Junk DNA, not so junky anymore.

Un-Junking Junk DNA is hot off the presses.  “Islands” of protein coding DNA are separated by “oceans” (large swaths of “junk” DNA) that appear to be important in determining just how the mRNA in these islands is alternatively spliced together to make a variety of different proteins. Conventional definitions of DNA superstructure require these islands of DNA to be separated by vast stretches of junk DNA. If so, how do they physically interact? Could it be that DNA structure is being over simplified?  Perhaps, the linear DNA model should be modified like the time-space model. It can curve onto itself and even make “worm holes” that allow interactions between the junk DNA and the protein-coding DNA that generate potential mRNA splicing pathways. In other words, the DNA is more circular than linear. Check out these two models in which circular DNA elements involving both protein-coding and “junk” DNA can be used to generate mRNAs using alternative splicing.

Intron lariat model

Linear intron model

All models

About frankabernathy

I am a retired cell biologist and alumnus of Ohio State University. I became interested in chromosomes as far back as the 1960's when I wrote a term paper on the effects of radiomimetic drugs on chromosomes. I was fascinated at how they could break apart and reform new structures so easily. I became further involved in the early 1970's after taking a cytogenetics course at the University of Arkansas. I took that knowledge with me to Ohio State in 1980 where I eventually worked on my research and completed my Ph.D. dissertation, "Studies on Eukaryotic DNA Superstructure". My studies and later research suggested that the DNA within the eukaryotic chromosome is not the simple, linear molecular thread so widely suggested in all the classic textbooks published today. Instead, it may be the culmination of a geologically rapid set of endosymbiotic events where microorganisms plug into each other to create something greater than themselves. Feel free to contact me at fabernathy@sbcglobal.net.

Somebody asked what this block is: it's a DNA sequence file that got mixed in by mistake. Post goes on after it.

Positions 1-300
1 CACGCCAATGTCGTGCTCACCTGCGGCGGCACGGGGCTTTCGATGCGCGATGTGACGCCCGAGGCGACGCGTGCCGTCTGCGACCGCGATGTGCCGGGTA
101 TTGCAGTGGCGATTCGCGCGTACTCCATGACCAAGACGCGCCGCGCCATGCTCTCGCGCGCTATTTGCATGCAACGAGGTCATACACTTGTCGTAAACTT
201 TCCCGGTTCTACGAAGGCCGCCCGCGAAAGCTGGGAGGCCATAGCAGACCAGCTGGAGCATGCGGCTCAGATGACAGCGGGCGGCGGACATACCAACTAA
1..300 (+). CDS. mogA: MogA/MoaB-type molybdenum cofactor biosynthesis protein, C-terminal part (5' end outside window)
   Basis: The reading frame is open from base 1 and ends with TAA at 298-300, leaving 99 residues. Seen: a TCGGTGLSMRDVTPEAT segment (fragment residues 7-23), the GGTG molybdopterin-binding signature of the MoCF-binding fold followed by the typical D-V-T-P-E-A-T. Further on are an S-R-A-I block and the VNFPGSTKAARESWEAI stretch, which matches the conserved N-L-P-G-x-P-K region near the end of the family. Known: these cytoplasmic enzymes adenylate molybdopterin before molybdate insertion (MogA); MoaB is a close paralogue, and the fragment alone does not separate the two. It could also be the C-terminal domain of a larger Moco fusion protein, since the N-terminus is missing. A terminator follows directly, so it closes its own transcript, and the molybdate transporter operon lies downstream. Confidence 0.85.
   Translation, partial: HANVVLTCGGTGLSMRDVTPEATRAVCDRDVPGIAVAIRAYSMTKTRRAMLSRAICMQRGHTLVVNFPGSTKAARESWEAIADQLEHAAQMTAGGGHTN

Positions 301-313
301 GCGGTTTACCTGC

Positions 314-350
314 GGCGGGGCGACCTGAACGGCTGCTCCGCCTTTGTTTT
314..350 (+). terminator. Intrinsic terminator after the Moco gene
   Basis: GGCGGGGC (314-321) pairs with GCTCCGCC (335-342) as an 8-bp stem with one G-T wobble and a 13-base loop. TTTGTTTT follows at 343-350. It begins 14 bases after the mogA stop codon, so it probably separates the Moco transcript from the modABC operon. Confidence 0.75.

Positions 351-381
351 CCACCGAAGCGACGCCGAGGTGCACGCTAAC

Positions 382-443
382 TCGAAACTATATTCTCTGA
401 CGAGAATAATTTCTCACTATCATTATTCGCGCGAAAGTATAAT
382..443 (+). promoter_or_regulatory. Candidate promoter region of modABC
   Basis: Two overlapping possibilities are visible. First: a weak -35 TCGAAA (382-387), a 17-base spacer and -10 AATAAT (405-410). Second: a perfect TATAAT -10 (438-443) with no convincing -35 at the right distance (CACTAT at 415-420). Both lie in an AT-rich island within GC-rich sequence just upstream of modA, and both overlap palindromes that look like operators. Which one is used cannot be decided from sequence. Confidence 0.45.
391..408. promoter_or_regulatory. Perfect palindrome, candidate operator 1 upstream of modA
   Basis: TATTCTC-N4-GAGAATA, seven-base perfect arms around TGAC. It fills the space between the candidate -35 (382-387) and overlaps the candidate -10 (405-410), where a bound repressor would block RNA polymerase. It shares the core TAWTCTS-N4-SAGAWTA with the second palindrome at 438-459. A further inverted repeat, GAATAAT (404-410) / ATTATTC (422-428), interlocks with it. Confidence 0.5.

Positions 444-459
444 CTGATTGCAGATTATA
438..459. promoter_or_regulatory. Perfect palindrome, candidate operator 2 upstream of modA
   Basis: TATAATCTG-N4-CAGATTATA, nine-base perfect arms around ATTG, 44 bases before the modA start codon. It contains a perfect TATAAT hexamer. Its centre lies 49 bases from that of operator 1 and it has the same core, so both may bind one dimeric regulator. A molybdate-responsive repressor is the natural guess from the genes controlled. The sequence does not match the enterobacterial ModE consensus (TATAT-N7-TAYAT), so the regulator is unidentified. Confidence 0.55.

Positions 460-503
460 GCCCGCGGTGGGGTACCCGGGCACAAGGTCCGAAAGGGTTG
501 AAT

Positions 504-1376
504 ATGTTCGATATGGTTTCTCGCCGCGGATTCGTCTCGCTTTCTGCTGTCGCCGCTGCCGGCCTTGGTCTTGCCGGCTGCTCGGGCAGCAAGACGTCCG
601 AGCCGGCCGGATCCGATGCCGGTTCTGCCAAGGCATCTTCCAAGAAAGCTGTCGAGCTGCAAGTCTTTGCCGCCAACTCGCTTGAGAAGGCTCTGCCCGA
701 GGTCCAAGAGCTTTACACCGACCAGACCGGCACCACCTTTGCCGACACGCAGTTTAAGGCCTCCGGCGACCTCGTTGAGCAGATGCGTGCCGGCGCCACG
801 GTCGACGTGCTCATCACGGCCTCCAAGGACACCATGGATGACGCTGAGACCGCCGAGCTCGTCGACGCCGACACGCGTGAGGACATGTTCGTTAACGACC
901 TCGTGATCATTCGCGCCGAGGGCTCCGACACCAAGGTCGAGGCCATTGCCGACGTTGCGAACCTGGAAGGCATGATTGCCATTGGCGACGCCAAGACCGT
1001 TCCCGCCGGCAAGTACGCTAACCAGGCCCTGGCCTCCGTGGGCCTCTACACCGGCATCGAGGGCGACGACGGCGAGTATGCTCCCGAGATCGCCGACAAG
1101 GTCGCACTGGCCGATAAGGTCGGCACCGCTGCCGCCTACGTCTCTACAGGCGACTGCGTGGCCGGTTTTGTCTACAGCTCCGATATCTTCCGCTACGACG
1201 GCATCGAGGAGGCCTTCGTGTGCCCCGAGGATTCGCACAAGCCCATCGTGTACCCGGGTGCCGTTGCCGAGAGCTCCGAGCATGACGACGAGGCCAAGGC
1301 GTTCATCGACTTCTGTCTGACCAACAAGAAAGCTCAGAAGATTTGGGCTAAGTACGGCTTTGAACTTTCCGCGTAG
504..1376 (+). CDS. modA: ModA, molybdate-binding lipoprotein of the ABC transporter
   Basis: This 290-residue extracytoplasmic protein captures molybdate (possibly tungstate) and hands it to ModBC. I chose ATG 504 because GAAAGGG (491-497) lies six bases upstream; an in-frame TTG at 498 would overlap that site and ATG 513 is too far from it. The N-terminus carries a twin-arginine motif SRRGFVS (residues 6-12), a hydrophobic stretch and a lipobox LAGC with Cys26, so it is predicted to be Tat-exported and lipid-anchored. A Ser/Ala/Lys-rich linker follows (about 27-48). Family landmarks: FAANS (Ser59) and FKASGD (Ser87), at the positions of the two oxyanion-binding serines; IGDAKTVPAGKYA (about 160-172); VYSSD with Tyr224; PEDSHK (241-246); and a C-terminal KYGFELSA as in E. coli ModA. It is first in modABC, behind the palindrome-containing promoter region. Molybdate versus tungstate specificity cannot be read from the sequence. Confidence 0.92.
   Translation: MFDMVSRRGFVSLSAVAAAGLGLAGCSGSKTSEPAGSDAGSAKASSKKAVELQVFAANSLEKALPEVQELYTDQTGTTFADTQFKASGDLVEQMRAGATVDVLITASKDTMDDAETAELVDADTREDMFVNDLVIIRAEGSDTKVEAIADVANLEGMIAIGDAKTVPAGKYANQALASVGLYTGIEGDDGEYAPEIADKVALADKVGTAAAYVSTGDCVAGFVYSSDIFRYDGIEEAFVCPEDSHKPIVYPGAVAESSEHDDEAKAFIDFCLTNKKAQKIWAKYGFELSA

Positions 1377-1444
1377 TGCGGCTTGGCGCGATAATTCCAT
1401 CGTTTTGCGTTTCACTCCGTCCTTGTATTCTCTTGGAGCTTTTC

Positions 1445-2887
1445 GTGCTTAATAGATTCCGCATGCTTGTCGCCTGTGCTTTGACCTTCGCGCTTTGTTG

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2 Responses to Junk DNA, not so junky anymore.

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